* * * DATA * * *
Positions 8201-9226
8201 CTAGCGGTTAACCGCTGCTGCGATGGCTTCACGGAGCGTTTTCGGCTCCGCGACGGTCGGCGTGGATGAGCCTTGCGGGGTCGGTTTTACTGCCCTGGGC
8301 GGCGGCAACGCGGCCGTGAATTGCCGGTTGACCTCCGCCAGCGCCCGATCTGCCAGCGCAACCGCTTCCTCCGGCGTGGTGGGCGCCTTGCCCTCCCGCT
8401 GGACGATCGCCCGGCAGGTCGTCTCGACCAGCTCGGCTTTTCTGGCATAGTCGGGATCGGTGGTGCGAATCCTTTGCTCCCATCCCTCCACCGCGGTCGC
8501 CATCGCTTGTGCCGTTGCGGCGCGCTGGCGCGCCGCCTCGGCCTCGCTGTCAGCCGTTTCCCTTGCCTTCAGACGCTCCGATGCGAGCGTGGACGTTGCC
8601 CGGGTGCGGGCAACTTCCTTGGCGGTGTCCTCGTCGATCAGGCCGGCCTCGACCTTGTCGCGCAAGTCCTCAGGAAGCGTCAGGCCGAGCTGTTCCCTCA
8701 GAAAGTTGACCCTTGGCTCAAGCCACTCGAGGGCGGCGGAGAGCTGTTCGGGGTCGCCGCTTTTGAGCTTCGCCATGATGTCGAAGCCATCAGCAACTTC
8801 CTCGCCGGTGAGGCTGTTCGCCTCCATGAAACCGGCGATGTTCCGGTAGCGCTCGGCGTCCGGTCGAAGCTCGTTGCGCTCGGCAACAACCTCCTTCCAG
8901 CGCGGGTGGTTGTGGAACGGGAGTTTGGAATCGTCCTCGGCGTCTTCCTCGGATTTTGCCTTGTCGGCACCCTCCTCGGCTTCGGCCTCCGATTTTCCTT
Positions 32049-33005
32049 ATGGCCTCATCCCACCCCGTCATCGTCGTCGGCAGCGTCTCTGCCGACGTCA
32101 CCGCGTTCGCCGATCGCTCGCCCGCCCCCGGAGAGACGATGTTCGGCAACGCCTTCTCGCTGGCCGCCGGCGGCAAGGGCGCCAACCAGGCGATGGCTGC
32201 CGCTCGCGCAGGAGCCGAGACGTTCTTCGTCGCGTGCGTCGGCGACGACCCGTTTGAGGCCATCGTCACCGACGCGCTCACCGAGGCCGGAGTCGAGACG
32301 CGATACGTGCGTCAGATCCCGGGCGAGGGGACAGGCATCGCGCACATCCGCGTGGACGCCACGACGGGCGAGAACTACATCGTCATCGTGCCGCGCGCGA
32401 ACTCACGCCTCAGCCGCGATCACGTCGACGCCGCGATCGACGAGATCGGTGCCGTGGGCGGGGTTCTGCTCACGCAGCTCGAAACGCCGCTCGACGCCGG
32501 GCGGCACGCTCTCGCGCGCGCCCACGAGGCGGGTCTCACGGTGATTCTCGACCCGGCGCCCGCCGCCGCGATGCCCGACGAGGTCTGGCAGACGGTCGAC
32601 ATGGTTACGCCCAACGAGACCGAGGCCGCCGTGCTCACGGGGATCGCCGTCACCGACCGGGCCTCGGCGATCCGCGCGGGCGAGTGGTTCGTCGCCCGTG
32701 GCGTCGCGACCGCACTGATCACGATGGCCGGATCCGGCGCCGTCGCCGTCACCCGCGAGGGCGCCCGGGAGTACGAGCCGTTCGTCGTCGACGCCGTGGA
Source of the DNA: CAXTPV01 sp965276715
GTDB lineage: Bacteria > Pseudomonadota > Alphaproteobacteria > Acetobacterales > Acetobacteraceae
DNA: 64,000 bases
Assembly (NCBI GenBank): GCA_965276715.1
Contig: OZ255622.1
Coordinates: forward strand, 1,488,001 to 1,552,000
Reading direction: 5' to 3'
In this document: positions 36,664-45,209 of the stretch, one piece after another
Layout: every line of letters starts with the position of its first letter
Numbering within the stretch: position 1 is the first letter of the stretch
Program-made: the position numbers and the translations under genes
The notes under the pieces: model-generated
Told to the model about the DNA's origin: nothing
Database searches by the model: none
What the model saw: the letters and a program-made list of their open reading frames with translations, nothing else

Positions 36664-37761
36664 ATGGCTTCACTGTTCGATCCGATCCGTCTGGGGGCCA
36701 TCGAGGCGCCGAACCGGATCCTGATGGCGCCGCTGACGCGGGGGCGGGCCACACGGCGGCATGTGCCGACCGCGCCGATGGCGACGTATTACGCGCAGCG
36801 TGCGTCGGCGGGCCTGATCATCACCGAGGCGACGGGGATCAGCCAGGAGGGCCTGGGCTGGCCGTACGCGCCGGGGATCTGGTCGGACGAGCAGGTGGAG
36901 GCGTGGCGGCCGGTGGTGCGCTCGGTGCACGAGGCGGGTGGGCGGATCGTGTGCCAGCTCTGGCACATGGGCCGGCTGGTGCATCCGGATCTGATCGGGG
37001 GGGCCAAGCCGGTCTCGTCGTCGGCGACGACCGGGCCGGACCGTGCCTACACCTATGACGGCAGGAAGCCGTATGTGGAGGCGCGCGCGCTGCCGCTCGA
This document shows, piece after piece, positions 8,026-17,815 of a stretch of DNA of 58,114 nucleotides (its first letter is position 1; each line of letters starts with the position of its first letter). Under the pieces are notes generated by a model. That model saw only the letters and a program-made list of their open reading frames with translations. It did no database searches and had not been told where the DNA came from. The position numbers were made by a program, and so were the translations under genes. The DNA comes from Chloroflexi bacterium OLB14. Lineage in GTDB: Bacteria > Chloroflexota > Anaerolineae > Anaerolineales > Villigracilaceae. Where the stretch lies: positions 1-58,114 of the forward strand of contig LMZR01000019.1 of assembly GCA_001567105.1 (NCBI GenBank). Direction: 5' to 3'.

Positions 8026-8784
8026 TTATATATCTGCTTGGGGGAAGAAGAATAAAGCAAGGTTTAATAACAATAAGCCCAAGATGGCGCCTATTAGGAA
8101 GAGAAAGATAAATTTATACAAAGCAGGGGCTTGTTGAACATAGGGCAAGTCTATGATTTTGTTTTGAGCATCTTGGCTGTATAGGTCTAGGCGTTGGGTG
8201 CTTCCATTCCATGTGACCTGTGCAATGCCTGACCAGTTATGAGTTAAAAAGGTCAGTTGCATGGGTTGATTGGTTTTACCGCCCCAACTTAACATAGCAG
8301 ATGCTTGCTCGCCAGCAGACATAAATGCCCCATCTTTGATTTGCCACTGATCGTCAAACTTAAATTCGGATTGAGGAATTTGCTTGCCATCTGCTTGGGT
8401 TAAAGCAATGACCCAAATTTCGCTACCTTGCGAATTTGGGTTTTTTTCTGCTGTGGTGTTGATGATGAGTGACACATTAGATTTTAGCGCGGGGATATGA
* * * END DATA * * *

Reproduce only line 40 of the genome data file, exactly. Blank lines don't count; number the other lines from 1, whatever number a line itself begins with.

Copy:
This document shows, piece after piece, positions 8,026-17,815 of a stretch of DNA of 58,114 nucleotides (its first letter is position 1; each line of letters starts with the position of its first letter). Under the pieces are notes generated by a model. That model saw only the letters and a program-made list of their open reading frames with translations. It did no database searches and had not been told where the DNA came from. The position numbers were made by a program, and so were the translations under genes. The DNA comes from Chloroflexi bacterium OLB14. Lineage in GTDB: Bacteria > Chloroflexota > Anaerolineae > Anaerolineales > Villigracilaceae. Where the stretch lies: positions 1-58,114 of the forward strand of contig LMZR01000019.1 of assembly GCA_001567105.1 (NCBI GenBank). Direction: 5' to 3'.